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PASHOOTER
September 24, 2011, 15:10
I would like to build an AR15 SBR. I heard that one can no longer buy a registered SBR lower and build a rifle on. You have to purchase a complete rifle that is registered as a SBR. Can anyone clear the up for me.

LaConservationist
September 24, 2011, 15:36
And the whole "Once a rifle, always a rifle." thing has been addressed recently in a letter from the BATFE. They made it clear that you can do whatever you want, it makes no difference in reference to pistol/rifle/pistol.

Just buy a lower or stripped lower and get your paper work for the SBR, when you purchase the lower FTF no problem, if it is new and goes thru a FFL it will be registered as "OTHER" again no issues!

Here is the most recent letter from the BATFE

http://www.atf.gov/regulations-rulings/rulings/atf-rulings/atf-ruling-2011-4.pdf

PASHOOTER
September 24, 2011, 15:42
LaC

Thanks, that answered a lot of questions. I think I will get the lower and then do the paper work.

toofar
September 24, 2011, 16:02
I have not heard that you cannot purchase an SBR's lower without purchasing a rifle. I could see that the manufacturers would prefer to sell a complete rifle instead of just the SBR'd lower.

Why don't you just SBR your own lower receiver? I am in the process of SBR'ing my third AR-15 receiver. This requires a Form I from the BATFE, fill it out, get your fingerprints and approval from the "Chief Law enforcement officer in your jurisdiction (or form an NFA trust and place the receiver into the trust- this does NOT require the signature of the CLEO or fingerprints). Pay them their $200 fee and patiently wait (for months) until you get your tax stamp. THen build the rifle and have fun!

When you SBR a receiver, you then become the "manufacturer" of the SBR. You are supposed to engrave the the name of the manufacturer (you, or if a trust then the trust name), city, and state of manufacture on the receiver.

I decided to pay a lawyer ($600) to set up my NFA trust. Some people use stock trust formation software to make them, but I didn't wish to take the risk of missing some critical piece of data making the trust invalid. I used the Goldman law firm at www.guntrustlawyer.com , and was happy with the results. One advantage of the NFA trust is that you can have all your adult family members be trustees and have legal access to all the goodies in the trust. I have been told that is a technical violation of the NFA if individuals other than the person that the weapon is registered to have access to where it is stored, ie does your wife have your gun safe combination?

BATFE forms at this link:

http://www.atf.gov/forms/firearms/

Cool project,
toofar

PASHOOTER
September 25, 2011, 07:18
toofar, If I read your post right. I can do this without going through a Class 3 dealer to register one of my receivers as a SBR.

partisan50
September 25, 2011, 08:46
Originally posted by toofar
I have not heard that you cannot purchase a SBR lower without purchasing a rifle. I could see that the manufacturers would prefer to sell a complete rifle instead of just the SBR'd lower.

It has nothing to do with the manufacture, in the ATFs eyes a lower is not a rifle unless it has an upper on it...ergo it's not a SBR and that's why they don't sell registered lowers only.


Originally posted by PASHOOTER
[B]toofar, If I read your post right. I can do this without going through a Class 3 dealer to register one of my receivers as a SBR.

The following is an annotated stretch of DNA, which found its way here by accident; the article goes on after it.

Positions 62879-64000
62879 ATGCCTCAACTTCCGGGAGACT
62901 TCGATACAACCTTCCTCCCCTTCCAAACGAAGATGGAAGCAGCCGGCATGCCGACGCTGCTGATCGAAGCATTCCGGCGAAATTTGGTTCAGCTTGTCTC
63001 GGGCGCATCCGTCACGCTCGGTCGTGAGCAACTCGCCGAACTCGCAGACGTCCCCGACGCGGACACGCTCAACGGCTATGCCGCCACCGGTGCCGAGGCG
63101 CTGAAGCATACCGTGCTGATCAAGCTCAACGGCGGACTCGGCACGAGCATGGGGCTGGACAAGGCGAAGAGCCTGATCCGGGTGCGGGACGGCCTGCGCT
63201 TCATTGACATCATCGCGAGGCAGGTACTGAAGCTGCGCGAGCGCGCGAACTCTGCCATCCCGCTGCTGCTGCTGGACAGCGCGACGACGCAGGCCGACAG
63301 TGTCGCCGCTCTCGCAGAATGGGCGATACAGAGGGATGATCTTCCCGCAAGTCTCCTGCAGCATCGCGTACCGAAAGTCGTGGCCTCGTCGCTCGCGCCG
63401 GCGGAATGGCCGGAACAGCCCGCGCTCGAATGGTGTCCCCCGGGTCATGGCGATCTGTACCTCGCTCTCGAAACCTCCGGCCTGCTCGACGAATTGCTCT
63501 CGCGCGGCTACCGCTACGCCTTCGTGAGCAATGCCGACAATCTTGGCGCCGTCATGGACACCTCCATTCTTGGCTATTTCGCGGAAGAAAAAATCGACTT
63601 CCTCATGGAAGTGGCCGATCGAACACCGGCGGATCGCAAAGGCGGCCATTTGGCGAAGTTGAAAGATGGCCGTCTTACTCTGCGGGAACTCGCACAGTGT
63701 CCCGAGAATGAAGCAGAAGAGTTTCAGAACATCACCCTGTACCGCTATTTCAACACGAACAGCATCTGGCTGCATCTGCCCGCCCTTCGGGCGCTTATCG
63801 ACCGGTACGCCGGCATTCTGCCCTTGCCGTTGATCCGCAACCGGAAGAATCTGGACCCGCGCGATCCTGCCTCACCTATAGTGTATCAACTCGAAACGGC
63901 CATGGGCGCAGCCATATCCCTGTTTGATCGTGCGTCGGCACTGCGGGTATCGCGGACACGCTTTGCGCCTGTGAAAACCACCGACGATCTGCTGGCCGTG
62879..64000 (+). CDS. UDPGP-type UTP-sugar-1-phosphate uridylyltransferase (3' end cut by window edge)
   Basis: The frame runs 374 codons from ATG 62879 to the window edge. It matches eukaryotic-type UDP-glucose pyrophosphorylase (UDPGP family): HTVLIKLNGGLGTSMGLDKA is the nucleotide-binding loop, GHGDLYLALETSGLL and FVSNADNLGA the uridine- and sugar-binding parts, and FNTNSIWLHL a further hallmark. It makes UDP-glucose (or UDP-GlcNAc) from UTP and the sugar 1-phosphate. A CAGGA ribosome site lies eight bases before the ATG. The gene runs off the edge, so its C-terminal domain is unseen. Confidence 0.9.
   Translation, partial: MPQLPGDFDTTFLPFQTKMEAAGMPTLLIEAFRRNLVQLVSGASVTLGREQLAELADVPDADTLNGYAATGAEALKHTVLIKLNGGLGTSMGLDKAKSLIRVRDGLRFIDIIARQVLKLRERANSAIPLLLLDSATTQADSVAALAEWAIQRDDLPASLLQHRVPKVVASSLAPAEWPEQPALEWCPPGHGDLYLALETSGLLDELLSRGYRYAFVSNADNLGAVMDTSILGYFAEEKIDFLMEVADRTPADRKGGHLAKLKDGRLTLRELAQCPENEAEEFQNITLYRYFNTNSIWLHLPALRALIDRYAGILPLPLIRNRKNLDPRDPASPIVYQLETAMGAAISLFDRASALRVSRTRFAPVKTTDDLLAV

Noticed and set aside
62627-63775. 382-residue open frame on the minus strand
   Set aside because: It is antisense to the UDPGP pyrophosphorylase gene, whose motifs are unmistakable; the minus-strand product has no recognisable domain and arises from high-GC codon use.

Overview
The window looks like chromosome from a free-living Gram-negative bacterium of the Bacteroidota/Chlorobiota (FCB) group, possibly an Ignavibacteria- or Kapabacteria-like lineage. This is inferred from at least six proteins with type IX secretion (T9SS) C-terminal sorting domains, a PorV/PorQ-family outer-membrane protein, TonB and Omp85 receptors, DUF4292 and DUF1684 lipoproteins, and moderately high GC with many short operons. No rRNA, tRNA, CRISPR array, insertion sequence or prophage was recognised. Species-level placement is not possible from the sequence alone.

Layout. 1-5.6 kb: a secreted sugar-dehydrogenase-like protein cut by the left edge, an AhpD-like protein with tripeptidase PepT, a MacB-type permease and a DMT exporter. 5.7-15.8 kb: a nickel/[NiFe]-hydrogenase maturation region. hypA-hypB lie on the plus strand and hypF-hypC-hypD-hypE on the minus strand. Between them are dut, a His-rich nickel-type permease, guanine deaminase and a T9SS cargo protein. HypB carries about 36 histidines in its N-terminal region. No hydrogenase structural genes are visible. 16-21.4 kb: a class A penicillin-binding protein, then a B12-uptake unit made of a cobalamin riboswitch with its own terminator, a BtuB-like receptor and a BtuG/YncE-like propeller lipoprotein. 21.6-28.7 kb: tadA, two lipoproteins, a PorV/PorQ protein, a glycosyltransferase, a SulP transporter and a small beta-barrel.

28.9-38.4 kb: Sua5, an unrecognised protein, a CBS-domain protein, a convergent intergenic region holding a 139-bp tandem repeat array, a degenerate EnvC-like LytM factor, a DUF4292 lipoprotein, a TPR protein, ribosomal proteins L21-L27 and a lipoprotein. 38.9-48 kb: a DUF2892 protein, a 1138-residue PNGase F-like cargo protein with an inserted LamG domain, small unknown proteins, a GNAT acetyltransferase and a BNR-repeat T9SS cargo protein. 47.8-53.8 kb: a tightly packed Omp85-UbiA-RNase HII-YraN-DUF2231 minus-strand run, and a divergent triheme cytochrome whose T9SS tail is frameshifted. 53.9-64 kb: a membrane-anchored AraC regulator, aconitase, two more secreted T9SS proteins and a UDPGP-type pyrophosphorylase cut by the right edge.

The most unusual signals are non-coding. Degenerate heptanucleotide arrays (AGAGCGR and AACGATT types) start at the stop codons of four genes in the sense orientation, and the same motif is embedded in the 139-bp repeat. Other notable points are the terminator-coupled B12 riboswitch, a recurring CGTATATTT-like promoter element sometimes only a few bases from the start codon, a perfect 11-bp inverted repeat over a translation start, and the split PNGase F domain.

Yes, you can do it yourself no dealer needed. ATF Form 1 application to make a NFA firearm.

toofar
September 25, 2011, 15:11
PASSHOOTER,

As indicated by Partisan50 above, you do not need to involve a class III dealer if you are doing the ATF Form I yourself to manufacture your own SBR rifle. As a point of clarification, unlike the FAL where the upper receiver is considered the rifle by the ATF, in the AR-15, the lower receiver is the rifle, whether or not it has an upper receiver attached. The Form I registers the lower receiver of this weapon as a SBR. Be aware that the ATF has heartburn if you have a short barreled upper in the same location as any AR lower unless you have the final paperwork approving the construction of the SBR (they call this Constructive Possession, or intent to build an illegal weapon). Just store your upper in a different location until the paperwork arrives.

Cheers

PASHOOTER
September 25, 2011, 17:21
toofar, thanks for the advice. I am planing on getting a lower and do the paper work then I will get my upper later.

One more question. I could not find an answer on the ATF web site. If I decided to use my M4 that now has a 16" barrel on it, could I leave it togther an keep shooting it until my paper work gets approved.

Prototype Services
September 25, 2011, 21:46
Yes,you can shoot your AR as-is even after you get the paperwork, just don't chop the barrel or install a <16" barrel until you get your stamp. Even after you get your lower engraved and registered, you can install a different barrel at any time.

PASHOOTER
September 26, 2011, 08:58
Thanks guys for all the help. I am going to purchase a lower and have it registered. With the time it takes to get approved I will be able to gather everything I need.

Nirvana
September 28, 2011, 18:49
Well...don't gather everything you need....

Don't get the short barrel until after you get the tax stamp in the mail, as its considered constructive possession...

jaykden
September 28, 2011, 21:50
Originally posted by Nirvana
Well...don't gather everything you need....

Don't get the short barrel until after you get the tax stamp in the mail, as its considered constructive possession...


thats debatable

now, having a complete shorty upper thats ready slap on a lower, without having a pistol or SBR lower would be considered constructive possession.